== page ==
Feedback
Politics

18 Falsehoods Just From Trump’s Thursday Night

Image: Donald Trump

Republican presidential candidate Donald Trump arrives to speak to a campaign rally, Thursday, Oct. 27, 2016, in Geneva, Ohio. Evan Vucci / AP

From extreme Obamacare tax hikes to allegations of widespread corruption by Hillary Clinton and her allies, Donald Trump's Thursday night speeches and a Fox News interview offered up more than a dozen inaccuracies — an impressive feat even for a campaign that has spawned an cottage industry of fact checkers.

Here's what he got wrong.

1. "The Clinton crew gave more than $675,000 to the deputy FBI director overseeing the investigation into Hillary’s illegal server," Trump said in Toledo, Ohio.

Virginia Gov. Terry McAuliffe's political arms gave that sum to a Virginia political candidate whose husband is an FBI official, but he wasn’t promoted to oversee the Clinton email case until after that Virginia legislative race was already over. McAuliffe is a Clinton ally, to be sure, but not a member or part of any Clinton organization or “crew."

2. Trump said in two cities that 75 percent of people thing the country is on the wrong track.

That figure is actually 65 percent.

3. Trump said Arizonans will see an "116 percent hike."

Arizona will be hard hit by Obamacare rate hikes, and this figure is true for some plans, but Obamacare administrators say lower income Americans will be shielded from that hike by government subsidies designed to make healthcare more affordable. Middle income Americans may not be shielded from the hike as much, though.

4. "Remember every time you see a closed factory, a wiped-out community here in Ohio, the Clintons were really involved because NAFTA was such a disaster. And he signed it."

President George H.W. Bush negotiated and signed NAFTA and former President Bill Clinton advocated for its Congressional approval. Clinton was hardly the only one and the deal’s flaws can hardly be pinned on him and his wife: More Republicans than Democrats voted for the trade deal. One of Trump’s top allies, former House Speaker Newt Gingrich, was a key player in securing Congressional approval.

5. "Hillary Clinton put the office of Secretary of State up for sale."

There’s no evidence that Clinton illegally used her influence as Secretary of State for her financial gain.

6. "Hillary Clinton wants to raise taxes on small businesses up to 45 percent. What a difference this is. I was just thinking to myself: We should just cancel the election and give it to Trump."

That would be a coup, and Clinton doesn’t want to tax small businesses 45 percent. She wants to raise taxes on wealthy people, so the increase Trump appears to be referring to would only apply to people reporting an income over 5 million. If a private business owner were reporting their business’ income on their personal taxes and it was over $5 million – which is about 0.02 percent of tax returns – such a tax hike could occur.

7. "Hillary also says she wants to put coal miners out of work."

Those remarks are out of context. She was talking about helping people who are losing their job in the coal industry.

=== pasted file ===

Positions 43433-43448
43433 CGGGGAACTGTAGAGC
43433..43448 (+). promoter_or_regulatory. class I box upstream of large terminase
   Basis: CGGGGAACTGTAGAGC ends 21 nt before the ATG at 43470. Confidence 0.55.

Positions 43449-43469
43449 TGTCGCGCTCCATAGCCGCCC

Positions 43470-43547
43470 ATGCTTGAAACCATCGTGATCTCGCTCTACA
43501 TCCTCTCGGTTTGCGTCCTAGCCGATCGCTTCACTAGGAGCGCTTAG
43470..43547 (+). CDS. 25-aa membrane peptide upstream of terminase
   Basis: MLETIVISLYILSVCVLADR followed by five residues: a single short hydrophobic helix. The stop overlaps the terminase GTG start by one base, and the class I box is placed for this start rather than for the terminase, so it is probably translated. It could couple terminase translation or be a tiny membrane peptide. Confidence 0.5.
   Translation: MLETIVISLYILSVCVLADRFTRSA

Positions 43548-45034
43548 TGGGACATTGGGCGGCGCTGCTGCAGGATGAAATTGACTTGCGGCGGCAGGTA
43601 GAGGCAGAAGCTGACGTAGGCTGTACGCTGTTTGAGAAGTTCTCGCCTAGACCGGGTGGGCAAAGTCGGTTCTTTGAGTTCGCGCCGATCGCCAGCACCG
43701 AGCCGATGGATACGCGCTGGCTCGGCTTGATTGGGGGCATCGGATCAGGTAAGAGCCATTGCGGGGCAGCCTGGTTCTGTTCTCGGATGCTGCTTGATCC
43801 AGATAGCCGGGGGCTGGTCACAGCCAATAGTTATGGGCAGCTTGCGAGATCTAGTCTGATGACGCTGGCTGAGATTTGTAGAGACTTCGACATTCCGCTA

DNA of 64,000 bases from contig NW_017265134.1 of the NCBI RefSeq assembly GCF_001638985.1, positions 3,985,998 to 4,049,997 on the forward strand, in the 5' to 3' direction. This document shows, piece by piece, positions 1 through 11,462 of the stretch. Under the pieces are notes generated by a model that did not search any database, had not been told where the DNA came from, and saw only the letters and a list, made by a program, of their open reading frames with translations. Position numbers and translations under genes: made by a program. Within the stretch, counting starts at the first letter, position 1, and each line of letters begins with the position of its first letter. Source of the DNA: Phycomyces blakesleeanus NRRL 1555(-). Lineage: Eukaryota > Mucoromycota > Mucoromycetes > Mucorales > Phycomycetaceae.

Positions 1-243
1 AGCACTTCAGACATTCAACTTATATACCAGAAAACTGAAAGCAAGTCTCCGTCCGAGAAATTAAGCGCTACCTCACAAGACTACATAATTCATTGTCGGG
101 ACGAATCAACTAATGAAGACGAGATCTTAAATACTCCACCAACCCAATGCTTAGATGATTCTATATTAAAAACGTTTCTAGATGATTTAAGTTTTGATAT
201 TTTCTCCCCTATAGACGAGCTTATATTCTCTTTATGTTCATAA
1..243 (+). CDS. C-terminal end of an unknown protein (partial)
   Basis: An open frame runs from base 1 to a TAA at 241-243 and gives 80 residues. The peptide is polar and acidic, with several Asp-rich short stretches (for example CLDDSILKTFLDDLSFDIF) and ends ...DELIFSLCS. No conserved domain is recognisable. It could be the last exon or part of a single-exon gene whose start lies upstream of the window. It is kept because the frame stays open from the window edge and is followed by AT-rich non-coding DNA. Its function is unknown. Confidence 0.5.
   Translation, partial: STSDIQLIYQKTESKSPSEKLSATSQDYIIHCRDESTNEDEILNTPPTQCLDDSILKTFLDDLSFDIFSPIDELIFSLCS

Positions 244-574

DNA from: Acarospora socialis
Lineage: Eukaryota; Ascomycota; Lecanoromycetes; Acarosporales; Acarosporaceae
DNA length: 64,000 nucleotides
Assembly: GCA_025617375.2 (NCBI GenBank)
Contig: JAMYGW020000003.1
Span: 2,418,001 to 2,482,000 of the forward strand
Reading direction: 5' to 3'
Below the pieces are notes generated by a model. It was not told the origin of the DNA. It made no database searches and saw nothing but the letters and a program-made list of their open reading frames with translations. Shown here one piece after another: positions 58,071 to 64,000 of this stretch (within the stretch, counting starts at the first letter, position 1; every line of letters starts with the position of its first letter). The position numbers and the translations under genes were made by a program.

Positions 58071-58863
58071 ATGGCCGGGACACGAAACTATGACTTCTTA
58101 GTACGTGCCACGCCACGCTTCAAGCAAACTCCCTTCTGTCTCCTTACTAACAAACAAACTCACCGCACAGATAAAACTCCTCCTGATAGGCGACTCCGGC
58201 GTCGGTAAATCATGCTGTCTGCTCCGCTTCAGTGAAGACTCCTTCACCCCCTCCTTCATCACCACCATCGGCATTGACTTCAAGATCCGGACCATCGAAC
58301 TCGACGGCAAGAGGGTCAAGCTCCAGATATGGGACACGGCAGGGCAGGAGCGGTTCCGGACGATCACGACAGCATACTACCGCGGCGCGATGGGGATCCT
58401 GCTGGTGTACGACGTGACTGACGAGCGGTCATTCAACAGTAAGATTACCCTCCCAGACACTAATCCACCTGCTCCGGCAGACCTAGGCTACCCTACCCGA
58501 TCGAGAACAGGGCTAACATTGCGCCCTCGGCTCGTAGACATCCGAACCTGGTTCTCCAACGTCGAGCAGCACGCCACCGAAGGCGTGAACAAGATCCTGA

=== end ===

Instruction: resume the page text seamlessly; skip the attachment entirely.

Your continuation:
8. Clinton wants to "stop producing shale energy in most places and put a permanent moratorium on energy development on federal lands where vast coal and shale energies are located."

PolitiFact found that Clinton has supported regulations on shale energy, not ending it. She has advocated for a three-year moratorium on energy development, not a permanent ban, as well as increasing renewable energy production on those federal lands.

9. Trump said Obama golfs every other day.

He doesn't. Obama completed his 300th round of golf in August, which if averaged out would be a round of golf every nine days. He’s likely to play more in the summer and less in the winter months.

10. ISIS is dreaming of her becoming president."

Interviews with ISIS fighters reveal they believe a Trump presidency would benefit them.

12. "The Border Patrol Agents and ICE, both endorsed me."

They did not; federal agencies cannot get involved in elections. Unions representing some of their employees did.

13. Trump pronounced the Ohio city Lima as “Lee-ma” while speaking in Toledo.

His crowd corrected him: It’s pronounced Ly-ma, as in lima beans.

14. “She pledges open border in secret to her donors, even as it costs millions of dollars and thousands of American lives," Trump said in Geneva.

She spoke positively about the concept of open borders as it related to energy in a speech excerpt in a batch of emails that appear to have been hacked from Clinton campaign manager John Podesta and released by WikiLeaks. While we only see an excerpt of the speech in the emails, she was not pledging to an actual immigration or national security policy.

15. Trump said on Fox News that Pew Research found millions of registered voters who are dead or registered in multiple states, arguing that "that means you vote in two states."

Pew Research found outdated and inaccurate information on voter rolls, but it did not find evidence of voter fraud. A Loyola University study of one billion ballots found 31 credible instances of voter fraud.

16. Trump said that the Clintons became wealthy after leaving the White House by selling "favors" and "access." The Clintons became wealthy writing books and giving paid speeches, a common way for political figures to grow their wealth after leaving office.

17. Trump said America is the highest taxed nation.

Still not true.

18. Hillary Clinton unleashed ISIS on the world.

PolitiFact rated this statement false.